Big Screen CPR Awareness, 60 Years for Nassau’s Police-run Ambulance Bureau & a Southern Cali. AED Save

Issue 3 and Volume 39.


From Nov. 22, 2013, to Jan. 10, 2014, many Minnesota moviegoers watched something much more useful than product advertising as they waited for movies to start. A public service announcement produced by the Minnesota Resuscitation Consortium (MRC), a program of the University of Minnesota, aired on the big screen in 14 movie theaters statewide as well as on television screens in theater lobbies. The message: Anyone can help save the life of an adult in sudden cardiac arrest.

“We chose theaters to provide a broad coverage of Minnesota,” explained MRC Program Manager Kim Harkins. “Between the 14 theaters, it was projected to have approximately half a million views.”

The 30-second spot informed moviegoers of three simple steps to take when an adult needs medical attention: “Call” 9-1-1 immediately; if the adult is neither responsive nor breathing, “compress” her or his chest at least two inches in depth and 100 times per minute; and, if able to locate an AED, follow its prompts and “clear” when instructed. Viewers were also encouraged to visit  to learn more about compressions-only CPR.

We give a big thumbs up to the Minnesota Resuscitation Consortium for their innovative way of reaching out to the state’s citizens to inform them of their ability to save someone in sudden cardiac arrest.


Prior to World War II, many emergency calls in Nassau County, Long Island, were answered by the county’s police force. Back then, a citizen with an emergency called their local police, who then called police dispatch, who then called the county’s five hospitals with ambulances to find out which one could send an ambulance to the scene.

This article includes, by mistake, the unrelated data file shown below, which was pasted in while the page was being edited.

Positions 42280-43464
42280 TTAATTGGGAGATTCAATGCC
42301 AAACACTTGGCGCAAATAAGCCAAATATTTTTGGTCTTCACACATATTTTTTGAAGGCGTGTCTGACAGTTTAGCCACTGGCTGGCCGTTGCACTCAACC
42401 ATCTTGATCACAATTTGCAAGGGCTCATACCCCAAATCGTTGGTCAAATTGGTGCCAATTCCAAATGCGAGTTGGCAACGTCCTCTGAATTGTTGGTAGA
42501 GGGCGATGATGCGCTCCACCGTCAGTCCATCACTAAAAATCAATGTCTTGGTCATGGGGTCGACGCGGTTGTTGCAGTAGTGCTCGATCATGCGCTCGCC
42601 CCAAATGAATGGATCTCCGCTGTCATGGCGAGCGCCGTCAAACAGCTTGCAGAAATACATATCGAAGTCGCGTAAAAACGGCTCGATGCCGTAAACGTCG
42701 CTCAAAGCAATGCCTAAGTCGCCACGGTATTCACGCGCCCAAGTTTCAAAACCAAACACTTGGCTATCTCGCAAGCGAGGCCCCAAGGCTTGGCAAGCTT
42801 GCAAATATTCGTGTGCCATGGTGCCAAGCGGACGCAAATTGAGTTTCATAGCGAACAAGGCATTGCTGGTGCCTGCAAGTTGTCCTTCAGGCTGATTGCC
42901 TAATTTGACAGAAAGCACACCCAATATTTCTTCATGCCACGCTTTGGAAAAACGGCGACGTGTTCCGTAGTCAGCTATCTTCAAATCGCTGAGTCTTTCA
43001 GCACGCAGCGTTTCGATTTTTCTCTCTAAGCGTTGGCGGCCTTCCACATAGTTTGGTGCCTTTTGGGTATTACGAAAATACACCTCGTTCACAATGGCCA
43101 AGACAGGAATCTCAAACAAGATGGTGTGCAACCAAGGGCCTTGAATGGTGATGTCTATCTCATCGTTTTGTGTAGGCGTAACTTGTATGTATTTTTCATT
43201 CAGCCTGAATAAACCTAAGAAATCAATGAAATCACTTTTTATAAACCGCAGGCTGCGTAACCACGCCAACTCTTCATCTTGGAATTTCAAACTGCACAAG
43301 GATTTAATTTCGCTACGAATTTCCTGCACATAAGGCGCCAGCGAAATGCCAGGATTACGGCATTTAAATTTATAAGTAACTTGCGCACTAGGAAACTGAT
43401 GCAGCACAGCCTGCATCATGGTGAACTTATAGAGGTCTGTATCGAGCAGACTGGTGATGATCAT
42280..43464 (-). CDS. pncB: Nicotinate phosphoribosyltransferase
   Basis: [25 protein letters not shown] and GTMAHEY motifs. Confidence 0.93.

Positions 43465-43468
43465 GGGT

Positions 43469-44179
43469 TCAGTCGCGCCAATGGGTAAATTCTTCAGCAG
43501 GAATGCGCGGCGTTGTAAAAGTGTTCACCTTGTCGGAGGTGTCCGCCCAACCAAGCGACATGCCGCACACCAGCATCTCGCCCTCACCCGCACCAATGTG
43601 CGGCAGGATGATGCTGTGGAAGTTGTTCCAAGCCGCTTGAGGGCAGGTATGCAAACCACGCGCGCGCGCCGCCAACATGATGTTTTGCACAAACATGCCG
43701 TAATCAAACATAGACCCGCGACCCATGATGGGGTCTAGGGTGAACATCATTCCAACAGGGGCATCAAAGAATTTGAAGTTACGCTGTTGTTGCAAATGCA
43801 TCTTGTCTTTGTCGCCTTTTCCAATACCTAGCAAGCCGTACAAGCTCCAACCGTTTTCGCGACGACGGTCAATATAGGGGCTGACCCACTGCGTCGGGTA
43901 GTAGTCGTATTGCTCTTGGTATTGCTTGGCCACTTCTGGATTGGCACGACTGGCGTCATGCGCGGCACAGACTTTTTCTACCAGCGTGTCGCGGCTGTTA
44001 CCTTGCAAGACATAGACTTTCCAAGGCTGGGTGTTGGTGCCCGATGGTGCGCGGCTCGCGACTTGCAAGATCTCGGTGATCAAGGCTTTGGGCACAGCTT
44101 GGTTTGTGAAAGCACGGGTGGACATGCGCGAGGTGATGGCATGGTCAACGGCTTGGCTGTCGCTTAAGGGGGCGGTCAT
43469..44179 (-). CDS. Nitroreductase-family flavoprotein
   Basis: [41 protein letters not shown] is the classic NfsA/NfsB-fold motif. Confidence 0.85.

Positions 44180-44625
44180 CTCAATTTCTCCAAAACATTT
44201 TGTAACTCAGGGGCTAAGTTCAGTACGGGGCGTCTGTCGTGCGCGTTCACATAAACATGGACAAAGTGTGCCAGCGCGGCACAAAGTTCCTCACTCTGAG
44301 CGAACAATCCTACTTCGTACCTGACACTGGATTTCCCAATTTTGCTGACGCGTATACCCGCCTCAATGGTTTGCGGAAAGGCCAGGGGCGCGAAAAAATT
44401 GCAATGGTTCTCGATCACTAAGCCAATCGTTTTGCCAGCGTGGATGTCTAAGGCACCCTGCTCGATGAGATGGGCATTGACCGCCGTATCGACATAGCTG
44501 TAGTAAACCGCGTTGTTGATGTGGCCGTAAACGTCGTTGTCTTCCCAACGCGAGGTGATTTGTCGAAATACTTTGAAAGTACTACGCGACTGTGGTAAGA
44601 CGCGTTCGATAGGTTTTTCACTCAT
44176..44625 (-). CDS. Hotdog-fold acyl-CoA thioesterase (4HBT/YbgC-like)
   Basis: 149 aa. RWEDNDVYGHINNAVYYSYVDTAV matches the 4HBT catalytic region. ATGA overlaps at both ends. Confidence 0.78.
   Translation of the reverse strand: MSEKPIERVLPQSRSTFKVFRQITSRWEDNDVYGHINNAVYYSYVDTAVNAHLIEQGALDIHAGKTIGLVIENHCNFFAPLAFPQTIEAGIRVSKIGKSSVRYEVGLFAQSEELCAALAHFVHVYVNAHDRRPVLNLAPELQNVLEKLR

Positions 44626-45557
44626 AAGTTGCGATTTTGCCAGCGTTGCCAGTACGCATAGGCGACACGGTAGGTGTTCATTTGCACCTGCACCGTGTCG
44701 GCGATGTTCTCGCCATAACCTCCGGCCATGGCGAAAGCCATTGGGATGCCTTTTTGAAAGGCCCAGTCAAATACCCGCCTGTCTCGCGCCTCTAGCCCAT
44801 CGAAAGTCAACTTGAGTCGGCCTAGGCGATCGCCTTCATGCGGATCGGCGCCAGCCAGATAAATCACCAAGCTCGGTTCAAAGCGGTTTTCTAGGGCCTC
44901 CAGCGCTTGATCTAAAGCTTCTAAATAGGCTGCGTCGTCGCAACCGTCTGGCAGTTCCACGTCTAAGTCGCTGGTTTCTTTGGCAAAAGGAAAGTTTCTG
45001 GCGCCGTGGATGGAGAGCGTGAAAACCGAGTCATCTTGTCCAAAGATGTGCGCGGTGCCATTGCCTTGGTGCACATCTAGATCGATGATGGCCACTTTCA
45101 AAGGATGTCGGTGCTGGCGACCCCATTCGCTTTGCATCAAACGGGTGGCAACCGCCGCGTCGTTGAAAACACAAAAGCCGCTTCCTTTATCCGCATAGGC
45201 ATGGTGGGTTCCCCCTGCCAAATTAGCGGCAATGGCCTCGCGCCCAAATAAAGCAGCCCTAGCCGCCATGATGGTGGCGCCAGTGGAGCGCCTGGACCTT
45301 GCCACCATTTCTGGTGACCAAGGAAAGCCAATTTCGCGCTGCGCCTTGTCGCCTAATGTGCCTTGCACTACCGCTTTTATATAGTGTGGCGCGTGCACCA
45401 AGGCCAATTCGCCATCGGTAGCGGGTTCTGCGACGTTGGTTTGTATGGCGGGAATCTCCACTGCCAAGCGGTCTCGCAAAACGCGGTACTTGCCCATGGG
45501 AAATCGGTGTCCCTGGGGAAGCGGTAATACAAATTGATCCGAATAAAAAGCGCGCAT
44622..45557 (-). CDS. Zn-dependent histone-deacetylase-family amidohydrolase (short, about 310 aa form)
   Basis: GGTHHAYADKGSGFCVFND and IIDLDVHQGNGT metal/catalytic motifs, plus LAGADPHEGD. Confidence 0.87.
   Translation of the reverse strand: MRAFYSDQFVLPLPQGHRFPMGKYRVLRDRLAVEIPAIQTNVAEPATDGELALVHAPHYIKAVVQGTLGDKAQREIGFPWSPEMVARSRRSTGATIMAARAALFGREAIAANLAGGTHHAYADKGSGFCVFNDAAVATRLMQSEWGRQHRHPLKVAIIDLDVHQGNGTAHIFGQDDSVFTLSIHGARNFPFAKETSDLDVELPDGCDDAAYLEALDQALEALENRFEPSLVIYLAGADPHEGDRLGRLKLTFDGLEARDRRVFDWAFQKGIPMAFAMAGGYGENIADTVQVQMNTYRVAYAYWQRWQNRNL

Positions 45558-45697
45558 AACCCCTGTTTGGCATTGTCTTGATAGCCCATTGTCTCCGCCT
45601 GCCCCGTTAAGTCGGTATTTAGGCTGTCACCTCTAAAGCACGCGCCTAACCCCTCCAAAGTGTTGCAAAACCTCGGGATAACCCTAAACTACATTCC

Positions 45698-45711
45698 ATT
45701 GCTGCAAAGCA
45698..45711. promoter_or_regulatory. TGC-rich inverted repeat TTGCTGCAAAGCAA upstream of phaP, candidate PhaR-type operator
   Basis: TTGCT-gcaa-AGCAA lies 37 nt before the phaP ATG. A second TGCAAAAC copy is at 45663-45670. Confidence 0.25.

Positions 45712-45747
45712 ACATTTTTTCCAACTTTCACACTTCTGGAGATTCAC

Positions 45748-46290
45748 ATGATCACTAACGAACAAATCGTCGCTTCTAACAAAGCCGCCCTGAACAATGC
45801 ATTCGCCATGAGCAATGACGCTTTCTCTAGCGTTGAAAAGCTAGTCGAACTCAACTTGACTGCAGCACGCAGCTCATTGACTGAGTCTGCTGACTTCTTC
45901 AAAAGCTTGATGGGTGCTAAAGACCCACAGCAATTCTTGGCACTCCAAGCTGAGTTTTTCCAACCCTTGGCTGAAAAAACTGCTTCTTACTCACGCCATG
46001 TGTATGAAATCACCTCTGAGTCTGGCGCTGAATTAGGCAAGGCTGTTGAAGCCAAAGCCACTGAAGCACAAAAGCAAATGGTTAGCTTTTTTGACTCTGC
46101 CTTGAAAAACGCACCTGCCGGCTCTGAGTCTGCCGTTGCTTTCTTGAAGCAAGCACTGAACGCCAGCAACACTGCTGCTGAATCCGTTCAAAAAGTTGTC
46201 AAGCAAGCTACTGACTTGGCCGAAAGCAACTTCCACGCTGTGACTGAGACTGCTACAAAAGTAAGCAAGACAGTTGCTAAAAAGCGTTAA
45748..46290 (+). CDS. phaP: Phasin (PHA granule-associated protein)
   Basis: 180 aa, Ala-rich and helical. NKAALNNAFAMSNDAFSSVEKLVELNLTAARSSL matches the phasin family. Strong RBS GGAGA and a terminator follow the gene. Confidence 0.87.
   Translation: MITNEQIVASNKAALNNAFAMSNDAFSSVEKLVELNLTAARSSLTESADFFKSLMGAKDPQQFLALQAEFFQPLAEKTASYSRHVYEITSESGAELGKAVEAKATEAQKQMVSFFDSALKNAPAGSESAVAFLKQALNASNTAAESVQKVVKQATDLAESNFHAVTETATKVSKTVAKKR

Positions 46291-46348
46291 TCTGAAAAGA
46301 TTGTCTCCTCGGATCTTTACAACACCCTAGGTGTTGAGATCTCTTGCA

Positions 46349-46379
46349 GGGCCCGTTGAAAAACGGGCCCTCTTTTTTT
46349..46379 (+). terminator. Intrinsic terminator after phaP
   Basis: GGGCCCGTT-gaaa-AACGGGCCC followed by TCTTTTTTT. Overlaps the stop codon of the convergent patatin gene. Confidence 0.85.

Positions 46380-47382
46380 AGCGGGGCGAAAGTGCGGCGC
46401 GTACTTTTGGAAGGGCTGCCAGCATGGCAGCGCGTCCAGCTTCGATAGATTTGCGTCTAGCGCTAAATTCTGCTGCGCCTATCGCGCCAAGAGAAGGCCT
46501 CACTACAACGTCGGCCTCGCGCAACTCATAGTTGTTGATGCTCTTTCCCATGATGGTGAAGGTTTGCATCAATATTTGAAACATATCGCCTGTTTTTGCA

The need for a more coordinated ambulance service came after WWII as the Nassau County population boomed. So, in April 1953, Nassau’s police department launched the Emergency Ambulance Bureau (EAB), a division currently celebrating 60 years of service.

In the beginning, the bureau had eight ambulances staffed by employees trained only in first aid. In its first full year of operation, the staff responded to a little more than 2,300 calls. Today, the EAB’s ambulance fleet is 29 deep, and, in 2012, its staff of 155 EMS-trained employees responded to more than 63,000 calls.

“Originally, we were basically a first-aid box on wheels,” said retired EAB commander John Fitzwilliam to Long Island Newsday. “Now we’re an emergency room on wheels.”

We congratulate the Emergency Ambulance Bureau of the Nassau County Police Department on their 60th anniversary and wish them many more years of success.


San Diego Project Heart Beat (SDPHB), a program of the San Diego Fire-Rescue Department and Rural/ Metro Ambulance, has been on a mission since 2001 to make AEDs as common around San Diego as fire extinguishers. They’ve partnered with many local groups and organizations to do so and, to date, have placed as many as 7,500 AEDs throughout the city and county.

On Sept. 14, 2013, one of those AEDs saved the life of a 63-year-old man who was surfing in a longboard competition in Pacific Beach when he became unconscious. San Diego City Lifeguards removed him from the water, initiated CPR, applied an AED and delivered a single shock to his system, successfully triggering return of spontaneous circulation.

The patient, who also happens to be the father of one of the seasonal lifeguards, was transported to Scripps La Jolla and has since made a full recovery. (He’s even back to surfing!) His life is just one of more than 100 lives credited to have been saved by AEDs overseen by SDPHB.

Thumbs up to San Diego Project Heart Beat and its program participants for their continued efforts to make AEDs publicly accessible throughout San Diego County, and to the San Diego City Lifeguards for using the AED to save the surfer’s life—SDPHB’s 116th save.